In the long run, the variable speed pump saves costs as consumers can keep them running 24/7 at a stable voltage. In addition, variable speed pumps are durable, with a system featuring a built-in unit for cooling, noise reduction, and friction damage prevention.
Things to look out for when choosing swimming pool pumps
The pool pump’s sizing
When choosing a swimming pool pump, consider its size. Remember that pools vary, so there’s no one-size-fits-all approach.
If the pump is too small, there will be inadequate water circulation, chemical imbalance, strain, and possible damage to the equipment. But if the pump is too big, water circulation would be excessive, leading to faster damage rates and increased maintenance costs.
Consumers will often shop for pool pumps based on the size of their pool and its capacity. So be sure to indicate if the pool pump offered can handle small above-ground pools or the larger in-ground variants.
When choosing pool pumps, remember to factor in the voltage. Pools come in all shapes and sizes, meaning their pumps will require different voltage options to operate at their best. But the most common options are 115V and 230V.
Typically, smaller above-ground pool pumps run on 115V, whereas the larger in-ground variants call for 230V to do the job right. In addition, most variable speed pumps work with 230V, although there might be some 110V options available.
However, it’s necessary to check their performance ratings, as motors designed for higher voltages often deliver significantly higher efficiency.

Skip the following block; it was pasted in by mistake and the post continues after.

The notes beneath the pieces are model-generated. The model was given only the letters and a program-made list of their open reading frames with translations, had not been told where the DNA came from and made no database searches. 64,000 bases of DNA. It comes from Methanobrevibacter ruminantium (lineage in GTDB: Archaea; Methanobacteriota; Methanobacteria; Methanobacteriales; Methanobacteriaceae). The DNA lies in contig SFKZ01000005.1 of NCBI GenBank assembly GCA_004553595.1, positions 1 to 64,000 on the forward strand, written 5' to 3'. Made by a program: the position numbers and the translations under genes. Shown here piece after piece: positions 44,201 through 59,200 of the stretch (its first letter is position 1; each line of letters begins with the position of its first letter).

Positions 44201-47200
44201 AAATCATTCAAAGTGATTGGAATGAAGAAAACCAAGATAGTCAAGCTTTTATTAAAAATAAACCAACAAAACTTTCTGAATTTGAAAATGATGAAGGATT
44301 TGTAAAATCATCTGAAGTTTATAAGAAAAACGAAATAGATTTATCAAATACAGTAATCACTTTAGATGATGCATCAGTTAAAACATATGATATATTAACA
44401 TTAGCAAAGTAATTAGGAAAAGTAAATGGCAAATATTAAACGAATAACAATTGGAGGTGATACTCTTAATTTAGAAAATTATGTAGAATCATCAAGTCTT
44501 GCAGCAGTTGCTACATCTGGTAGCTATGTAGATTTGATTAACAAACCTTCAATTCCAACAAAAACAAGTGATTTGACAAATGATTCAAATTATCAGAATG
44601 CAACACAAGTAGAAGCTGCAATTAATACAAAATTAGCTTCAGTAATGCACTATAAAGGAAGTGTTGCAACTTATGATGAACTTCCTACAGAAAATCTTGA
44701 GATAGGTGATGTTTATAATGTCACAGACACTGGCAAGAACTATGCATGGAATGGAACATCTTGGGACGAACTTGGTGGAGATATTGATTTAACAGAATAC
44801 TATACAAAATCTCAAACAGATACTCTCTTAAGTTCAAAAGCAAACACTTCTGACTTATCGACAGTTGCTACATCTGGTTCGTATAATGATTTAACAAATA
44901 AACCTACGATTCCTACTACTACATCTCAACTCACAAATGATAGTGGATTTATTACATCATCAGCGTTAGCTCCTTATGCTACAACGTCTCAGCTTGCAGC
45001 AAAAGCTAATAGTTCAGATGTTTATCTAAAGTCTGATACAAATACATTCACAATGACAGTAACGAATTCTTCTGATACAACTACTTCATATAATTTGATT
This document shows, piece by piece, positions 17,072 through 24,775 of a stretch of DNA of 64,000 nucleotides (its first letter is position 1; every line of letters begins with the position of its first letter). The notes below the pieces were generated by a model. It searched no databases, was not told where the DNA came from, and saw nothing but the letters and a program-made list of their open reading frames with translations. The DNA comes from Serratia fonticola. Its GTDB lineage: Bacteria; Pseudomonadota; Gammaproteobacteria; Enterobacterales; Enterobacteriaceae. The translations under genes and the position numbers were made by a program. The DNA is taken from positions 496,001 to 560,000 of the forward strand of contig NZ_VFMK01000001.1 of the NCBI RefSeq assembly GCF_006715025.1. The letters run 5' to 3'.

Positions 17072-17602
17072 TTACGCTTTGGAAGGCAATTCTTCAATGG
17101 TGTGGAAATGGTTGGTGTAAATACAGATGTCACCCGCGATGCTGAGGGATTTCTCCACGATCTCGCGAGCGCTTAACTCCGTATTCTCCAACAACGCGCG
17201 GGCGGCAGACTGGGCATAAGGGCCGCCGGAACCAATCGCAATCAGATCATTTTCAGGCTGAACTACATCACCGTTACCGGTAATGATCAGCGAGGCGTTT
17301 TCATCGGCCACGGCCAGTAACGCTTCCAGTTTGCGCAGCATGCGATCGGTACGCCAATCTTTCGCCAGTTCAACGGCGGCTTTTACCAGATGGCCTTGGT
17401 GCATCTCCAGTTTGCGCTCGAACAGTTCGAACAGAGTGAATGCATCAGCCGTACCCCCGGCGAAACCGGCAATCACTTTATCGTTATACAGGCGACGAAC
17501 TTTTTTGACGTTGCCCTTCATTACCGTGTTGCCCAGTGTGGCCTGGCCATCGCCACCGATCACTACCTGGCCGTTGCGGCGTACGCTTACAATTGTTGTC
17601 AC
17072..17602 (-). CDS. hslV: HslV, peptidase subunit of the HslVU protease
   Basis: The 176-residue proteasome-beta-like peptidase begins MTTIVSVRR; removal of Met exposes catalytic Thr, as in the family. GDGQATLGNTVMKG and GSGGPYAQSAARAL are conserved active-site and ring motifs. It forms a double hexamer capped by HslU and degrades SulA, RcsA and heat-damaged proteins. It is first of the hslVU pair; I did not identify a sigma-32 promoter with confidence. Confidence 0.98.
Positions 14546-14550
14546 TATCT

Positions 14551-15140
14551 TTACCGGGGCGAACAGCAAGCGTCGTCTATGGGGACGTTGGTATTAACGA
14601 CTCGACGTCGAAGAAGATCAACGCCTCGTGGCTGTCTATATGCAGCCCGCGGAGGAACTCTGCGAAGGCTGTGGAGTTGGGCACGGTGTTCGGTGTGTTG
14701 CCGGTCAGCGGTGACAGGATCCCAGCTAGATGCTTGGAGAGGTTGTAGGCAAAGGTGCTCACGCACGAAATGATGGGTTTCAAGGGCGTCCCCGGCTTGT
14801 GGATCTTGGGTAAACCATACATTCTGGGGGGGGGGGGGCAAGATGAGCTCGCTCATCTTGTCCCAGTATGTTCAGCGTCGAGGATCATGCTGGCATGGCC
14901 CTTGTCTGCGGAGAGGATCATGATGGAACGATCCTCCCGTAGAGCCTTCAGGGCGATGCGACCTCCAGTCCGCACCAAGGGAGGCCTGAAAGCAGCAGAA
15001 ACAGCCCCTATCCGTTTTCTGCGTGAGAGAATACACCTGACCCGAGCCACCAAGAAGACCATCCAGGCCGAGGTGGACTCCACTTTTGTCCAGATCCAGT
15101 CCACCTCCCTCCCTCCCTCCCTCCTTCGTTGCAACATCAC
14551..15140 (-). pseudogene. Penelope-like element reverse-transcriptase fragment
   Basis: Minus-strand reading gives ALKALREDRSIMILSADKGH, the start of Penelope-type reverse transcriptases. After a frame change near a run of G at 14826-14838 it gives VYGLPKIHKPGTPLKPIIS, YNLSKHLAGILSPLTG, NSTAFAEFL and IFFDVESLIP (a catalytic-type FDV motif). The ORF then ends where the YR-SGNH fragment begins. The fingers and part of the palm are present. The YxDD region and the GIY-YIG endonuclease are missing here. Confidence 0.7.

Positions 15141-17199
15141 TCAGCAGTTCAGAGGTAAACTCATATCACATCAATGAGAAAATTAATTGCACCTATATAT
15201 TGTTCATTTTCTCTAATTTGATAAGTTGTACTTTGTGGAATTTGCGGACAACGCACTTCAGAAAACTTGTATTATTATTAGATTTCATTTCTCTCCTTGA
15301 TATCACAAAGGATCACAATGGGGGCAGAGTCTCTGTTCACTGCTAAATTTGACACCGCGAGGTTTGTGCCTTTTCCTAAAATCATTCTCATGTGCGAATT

Another key factor to remember is the pool pump’s horsepower. Usually, it depends on the size of the consumer’s pool and the volume of water it holds. In a nutshell, the bigger the pool, the more horsepower the pump should pack.
Pool pumps with insufficient horsepower won’t circulate the water efficiently. But if it’s overly powerful, it can waste energy, leading to higher utility costs. So, the right balance is essential for consumers.
Horsepower generally goes hand in hand with the pump’s capacity to achieve specific flow rates, with higher horsepower ratings resulting in higher flow rates. Remember, larger pools, which require more water circulation, usually rely on pumps with higher horsepower.
|Flow rate (gallons per minute)
|Pool volume (gallons)
|0.5 to 1.5 HP
|Smaller above-ground pools (no extra features or equipment)
|Approximately 60 to 90 GPM
|Up to 10,000 gallons
|1.5 to 2.5 HP
|Small to medium inground pools (standard equipment like waterfalls or fountains)
|Approximately 60 to 90 GPM
|10,000 to 20,000 gallons
|2.5 to 4 HP
|Large-inground pools (multiple pool features and equipment)
|Approximately 90 to 120 GPM.
|20,000 to 40,000 gallons
Note: Variable speed pumps are exceptions to these average numbers, as consumers can adjust everything about them to fit their pool’s specific requirements.
In-ground or above-ground pumps
Lastly, businesses must determine if consumers have an above or below-ground pool. Above-ground pool pumps are tailored for smaller, portable pools, while in-ground pumps are meant for larger, permanent pools.
Typically, above-ground pool pumps are more compact and less potent than their in-ground counterparts. Their design often has fittings that consumers can connect to smaller-diameter pipes or hoses, like the required pool pump.
Selecting the right swimming pool pump for consumers needs consideration of more factors than size. Businesses must also consider their target consumer’s voltage, pool flow rate, and required horsepower before stocking up on pool pumps.
Thankfully, this article simplifies everything for businesses by breaking down each consideration. Regardless of the type chosen, a crystal-clear pool for consumers is the main goal.
So, don’t miss out on this investment opportunity—stock up on swimming pool pumps and make the best offers for more sales in 2024.